Sunday, November 17, 2013

Sunday Ride

The weather is beautiful here in the Texas Hill Country.  So, I'm going out for a ride.  Nothing special, just turning recycled hydrocarbons to greenhouse gasses.  Should be fun.  I'll be using BubblerGPS for tracking and spotting things along the way. 

Luckenbach is a biker magnet on the weekends.  I may swing by there to hang out some.  Then maybe pop over to Javelina HD to watch the Riders Edge class.   Wait, never mind, this is starting to sound like I have a ride plan or something.

ShopRiderOn the way into the village of Wimberley I saw this....thing.... at the local biker shop.

Check out the SpotWalla map above for pictures at some of my stops.

Saturday, November 16, 2013

Using FLIR While Riding

11/16/13:  I like technology.  What "guy" doesn't?  So, the idea of HUD (Head Up Display) for a motorcycle helmet is high on my cool list.

Check out this article in c/net about the Skully P1 motorcycle helmet.
And, the Nuviz Motorcycle Heads Up Display.
And, the LiveMap Motorcycle HMD

I want to tether my FLIR PathFindIR and rear view camera to a micro display affixed to the inside of my helmet.  Of course, having the feed from navigation would also be way cool.  But, right now I'd settle for using the display for rear view camera during the bright time of the day and the PathFindIR dusk till dawn.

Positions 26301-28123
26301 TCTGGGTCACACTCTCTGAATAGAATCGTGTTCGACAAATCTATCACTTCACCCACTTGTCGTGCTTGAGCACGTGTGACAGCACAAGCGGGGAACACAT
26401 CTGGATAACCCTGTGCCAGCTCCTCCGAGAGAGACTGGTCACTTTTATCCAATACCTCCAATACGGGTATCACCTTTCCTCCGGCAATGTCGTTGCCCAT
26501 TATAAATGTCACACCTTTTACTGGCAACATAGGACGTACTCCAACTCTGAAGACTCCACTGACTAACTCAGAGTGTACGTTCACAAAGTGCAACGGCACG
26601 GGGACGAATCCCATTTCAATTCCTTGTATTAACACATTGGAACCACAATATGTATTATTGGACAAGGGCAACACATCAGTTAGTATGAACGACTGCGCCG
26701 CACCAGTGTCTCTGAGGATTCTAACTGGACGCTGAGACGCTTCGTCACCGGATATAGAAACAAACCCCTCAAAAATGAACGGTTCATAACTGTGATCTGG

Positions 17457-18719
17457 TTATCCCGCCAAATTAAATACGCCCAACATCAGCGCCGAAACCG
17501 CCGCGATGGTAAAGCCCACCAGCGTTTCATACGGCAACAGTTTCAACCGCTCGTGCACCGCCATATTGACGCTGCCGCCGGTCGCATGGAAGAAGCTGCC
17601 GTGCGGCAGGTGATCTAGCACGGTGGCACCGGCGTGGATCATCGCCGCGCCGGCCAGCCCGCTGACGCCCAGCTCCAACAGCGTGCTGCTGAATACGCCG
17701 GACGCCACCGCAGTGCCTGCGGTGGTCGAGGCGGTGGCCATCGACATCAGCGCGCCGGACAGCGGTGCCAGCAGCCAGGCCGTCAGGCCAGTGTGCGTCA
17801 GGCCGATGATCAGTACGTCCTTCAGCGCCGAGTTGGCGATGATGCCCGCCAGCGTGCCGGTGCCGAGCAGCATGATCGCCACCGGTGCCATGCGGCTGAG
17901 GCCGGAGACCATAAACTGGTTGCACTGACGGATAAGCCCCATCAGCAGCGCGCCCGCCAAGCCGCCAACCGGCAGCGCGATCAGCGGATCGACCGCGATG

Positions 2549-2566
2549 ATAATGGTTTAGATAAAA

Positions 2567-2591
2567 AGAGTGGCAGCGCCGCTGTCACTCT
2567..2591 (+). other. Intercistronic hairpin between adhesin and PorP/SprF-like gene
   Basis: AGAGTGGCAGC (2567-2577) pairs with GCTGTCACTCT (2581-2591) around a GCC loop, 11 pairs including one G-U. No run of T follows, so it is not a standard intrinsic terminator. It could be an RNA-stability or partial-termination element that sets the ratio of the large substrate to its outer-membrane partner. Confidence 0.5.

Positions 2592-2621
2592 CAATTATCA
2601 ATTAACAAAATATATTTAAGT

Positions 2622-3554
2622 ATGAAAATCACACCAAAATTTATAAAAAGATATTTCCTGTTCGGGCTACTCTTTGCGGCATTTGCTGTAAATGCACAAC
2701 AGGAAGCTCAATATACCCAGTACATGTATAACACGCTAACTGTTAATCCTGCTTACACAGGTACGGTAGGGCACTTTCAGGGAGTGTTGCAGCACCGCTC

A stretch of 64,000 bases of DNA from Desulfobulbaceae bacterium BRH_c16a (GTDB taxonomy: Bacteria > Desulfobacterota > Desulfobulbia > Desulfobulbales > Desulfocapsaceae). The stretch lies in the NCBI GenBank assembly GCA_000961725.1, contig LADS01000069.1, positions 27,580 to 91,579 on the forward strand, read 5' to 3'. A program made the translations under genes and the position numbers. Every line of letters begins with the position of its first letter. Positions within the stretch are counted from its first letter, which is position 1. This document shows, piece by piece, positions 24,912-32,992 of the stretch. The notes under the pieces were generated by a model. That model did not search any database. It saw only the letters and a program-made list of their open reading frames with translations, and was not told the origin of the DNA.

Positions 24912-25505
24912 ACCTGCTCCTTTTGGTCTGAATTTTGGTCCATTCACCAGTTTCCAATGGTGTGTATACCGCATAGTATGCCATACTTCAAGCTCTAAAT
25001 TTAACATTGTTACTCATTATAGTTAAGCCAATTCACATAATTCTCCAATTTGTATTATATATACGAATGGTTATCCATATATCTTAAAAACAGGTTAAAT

Technology is getting closer. 

This post is about using the FLIR PathFindIR thermal imaging camera to enhance and extend perception distance while riding on a motorcycle.  See: The FLIR Project posting regarding the acquisition and installation on my BMW R1200GS Adventure.  

Rider view:  Using the FLIR in daylight, at dusk, slight overcast.  From this prospective you can see the FLIR display clearly.  Although, not captured by the video camera the resolution of the display is good enough to see the thermal signature of warm blooded critters on the sides of the road 8-12 seconds ahead.  Through practice and experimentation I have found the FLIR most useful by doing a quick glance at the display to a point that represents 6-12 seconds ahead.

(Select Full Screen and HD Quality)

FLIR Field Testing:   The objective of this phase is integrate the FLIR under long distance riding conditions.  How best to employ the system, exploit its capabilities, and identify limitations under day and night operational conditions.

Operational Environments:  Videos in both thermal and visible light spectra. (click on YouTube link when available)

Video Capture Methodology